Of all the obvious similarities between my paternal grandmother and I—our incredible height, long legs, and nose, among others—people often mentioned our hands first. They’re almost identical, save the 63 years between us: Long and delicate with strong nails, slim fingers and a certain curve that suggests elegance and grace (Don’t be fooled: I’m deceivingly clumsy).
You should hand model, people would say. Aside from that outrageous suggestion (no offense, hand models of the world), this always made my grandmother laugh. Why on earth are people looking at our hands?
I think the same thing. But it’s funny: Some of my earliest memories are watching hers race across the keys of her Steinway upright piano.
“You’ve got my piano hands,” she’d croon to me as I learned to play, three years with her, 10 years in formal training, another four earning a degree. Compared to many people (with the exception, of course, of the likes of mechanics and farmers), I’ve spent an unusually long time just staring at my fingers. By extension, I spent a lot of time looking at hers. Neither of us were ever much for rings. She wore her wedding ring, of course, and as an Irish girl, she’d always worn a Claddagh ring, long before she was married and long after my grandfather died. Though they clicked on the keys when she played — a faux pas for which I’d be reprimanded as I advanced in my own study — she never took them off.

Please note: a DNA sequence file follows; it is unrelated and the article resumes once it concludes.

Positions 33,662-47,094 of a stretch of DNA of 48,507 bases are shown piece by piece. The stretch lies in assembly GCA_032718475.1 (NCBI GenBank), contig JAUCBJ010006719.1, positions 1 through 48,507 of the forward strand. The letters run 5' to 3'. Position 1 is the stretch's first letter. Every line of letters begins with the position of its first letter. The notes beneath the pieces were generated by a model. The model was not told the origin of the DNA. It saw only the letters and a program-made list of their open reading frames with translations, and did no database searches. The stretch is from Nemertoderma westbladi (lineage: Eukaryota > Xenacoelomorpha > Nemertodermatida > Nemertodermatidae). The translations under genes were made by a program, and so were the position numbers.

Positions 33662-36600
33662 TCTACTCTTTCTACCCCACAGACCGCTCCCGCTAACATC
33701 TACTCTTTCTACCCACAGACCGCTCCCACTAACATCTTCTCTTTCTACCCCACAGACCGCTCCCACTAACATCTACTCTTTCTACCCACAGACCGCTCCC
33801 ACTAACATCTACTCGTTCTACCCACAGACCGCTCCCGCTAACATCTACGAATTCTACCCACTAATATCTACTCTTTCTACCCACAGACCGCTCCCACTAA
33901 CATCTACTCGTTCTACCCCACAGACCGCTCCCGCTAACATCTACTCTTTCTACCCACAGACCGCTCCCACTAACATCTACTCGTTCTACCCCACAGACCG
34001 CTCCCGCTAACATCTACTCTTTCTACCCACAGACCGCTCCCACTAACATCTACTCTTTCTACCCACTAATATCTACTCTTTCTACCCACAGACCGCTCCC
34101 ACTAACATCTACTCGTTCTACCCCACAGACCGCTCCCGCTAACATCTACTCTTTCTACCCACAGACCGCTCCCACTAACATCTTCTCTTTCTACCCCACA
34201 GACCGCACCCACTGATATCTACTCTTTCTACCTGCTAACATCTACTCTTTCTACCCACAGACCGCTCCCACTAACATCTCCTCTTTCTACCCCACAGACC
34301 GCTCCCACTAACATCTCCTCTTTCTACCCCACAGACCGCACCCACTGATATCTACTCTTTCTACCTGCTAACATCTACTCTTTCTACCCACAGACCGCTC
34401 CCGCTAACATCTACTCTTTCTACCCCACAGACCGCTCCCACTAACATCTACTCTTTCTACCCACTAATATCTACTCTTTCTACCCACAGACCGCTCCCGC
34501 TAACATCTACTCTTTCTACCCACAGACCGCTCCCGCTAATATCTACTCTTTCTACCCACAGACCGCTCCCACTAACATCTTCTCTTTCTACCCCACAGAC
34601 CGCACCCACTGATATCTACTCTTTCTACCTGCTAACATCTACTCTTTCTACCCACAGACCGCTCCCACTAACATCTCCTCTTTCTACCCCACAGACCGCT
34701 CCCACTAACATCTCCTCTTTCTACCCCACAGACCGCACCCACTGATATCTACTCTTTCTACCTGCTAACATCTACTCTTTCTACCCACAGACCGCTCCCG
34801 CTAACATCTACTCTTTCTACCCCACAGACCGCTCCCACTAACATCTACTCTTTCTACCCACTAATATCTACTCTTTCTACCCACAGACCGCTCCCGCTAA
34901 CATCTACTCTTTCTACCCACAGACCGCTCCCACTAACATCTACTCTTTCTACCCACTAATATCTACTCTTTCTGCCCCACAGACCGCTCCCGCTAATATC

Earlier this year, after she died, the ring became mine. Clicking and all, I leave it on: Whenever I play, we’re still playing together.
Originally posted on The Kojo Nnamdi Show Blog on occasion of the Worn Stories segment, available here: http://thekojonnamdishow.org/shows/2015-01-29/worn_stories_sartorial_memoirs